Courfeyrac himself, now back to chasing ladies, mysteriously found himself being enthusiastically chased in return, and by attractive men as well, which he didn't seem to know how to respond to, except to respond encouragingly, especially when ladies were watching.
Joly and Bossuet seemed more comfortable expressing their feelings for each other after Grantaire wrapped himself around Enjolras and stuck his tongue down his throat in front of a church billboard quoting Leviticus. They even took a photo on Bossuet's phone and posted it to facebook, accompanied by a short and sweet poem about truth and beauty, supplied by Prouvaire.
All in all, there was a soft, pleasant, satisfied feeling replacing the discontent. It filled Enjolras from his toes to the top of his head. He was still angry at Parliament, of course, and he still organized meetings and set up rallies and protests with as much vigour as he had when all of his time had been devoted to the cause. But now, there was something inhabiting that other part of him, that part that had been the gaps in between, the moment just before going to bed, the early morning, the quick lunchtime snack and the fed up moments when he hit a dead end or was cornered by law or by circumstance. Instead of rattling about in a box, he was wrapped, cushioned, soothed, and it was odd to think, considering how blatantly damaged Grantaire was. There was something almost inspiring about the way he refused to be politically correct and guilty about being a heavy drinker (though not so much anymore – when Enjolras tentatively asked about it, Grantaire said he had found something new, stronger and better to be a addicted to, and for a split second Enjolras had been afraid he'd discovered drugs, until Grantaire shoved his hand down Enjolras' pants and the conversation was bam over). It was as if he refused to be unhappy. He refused to show the socially acceptable response to being homeless and having practically no money. They were both rattling around in the same box now, shielding each other from the worst of the impact.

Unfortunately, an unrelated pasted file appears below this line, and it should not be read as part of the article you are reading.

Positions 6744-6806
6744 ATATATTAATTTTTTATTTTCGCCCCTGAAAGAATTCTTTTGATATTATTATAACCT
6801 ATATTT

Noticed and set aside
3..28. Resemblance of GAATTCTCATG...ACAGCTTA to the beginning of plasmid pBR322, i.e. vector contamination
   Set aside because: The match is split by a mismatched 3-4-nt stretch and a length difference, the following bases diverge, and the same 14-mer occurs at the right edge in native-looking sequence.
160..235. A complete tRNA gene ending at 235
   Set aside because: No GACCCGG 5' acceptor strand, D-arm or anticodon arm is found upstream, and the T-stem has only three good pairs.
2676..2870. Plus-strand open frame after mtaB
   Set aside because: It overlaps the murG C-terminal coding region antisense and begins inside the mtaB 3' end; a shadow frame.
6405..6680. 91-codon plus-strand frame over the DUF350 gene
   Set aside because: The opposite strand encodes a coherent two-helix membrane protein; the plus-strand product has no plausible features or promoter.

'So. Capers, sprouts, whatever those flaky soggy yellow bits are.'
'Right. And that other green and white stuff. I've got to be honest, love, it looks like compost.'
'Yes, it does,' Enjolras said suspiciously, gazing at the salad. It was edible, and had slightly fancy things in it. And it was Cosette's own fault for being vegan. Next time she could bring her own damn food.
Grantaire took the second batch of chocolate bikkies out of the oven. Some of the boys had already arrived.
Before too long, the lounge was filled with voices and the occasional shout, Enjolras debating with Combeferre at the table, trying to discern the plan he'd laid out the night before with the charts he'd drawn up while half-asleep. The radio was barely audible above the general chatter, and Grantaire was in the kitchen, responding to the powerfully enthusiastic response to his chocolate biscuits.
Suddenly, he exploded out of the kitchen and ran to the radio, turning it up, making Enjolras stand up ramrod-straight, and Joly hide his face firmly in Bossuet's back, and Courfeyrac explode into gales of laughter.
'Enjolras! Baby! This should totally be our song!' Grantaire declared. 'It's dopey and sweet and full of lesbian subtext, just like us!'
Enjolras covered his face with his hand, trying to make it look as if he disapproved, but really, he was trying very hard not to laugh.
Jolene, Jolene, Jolene, Jolene,
I'm beggin' of you, please don't take my man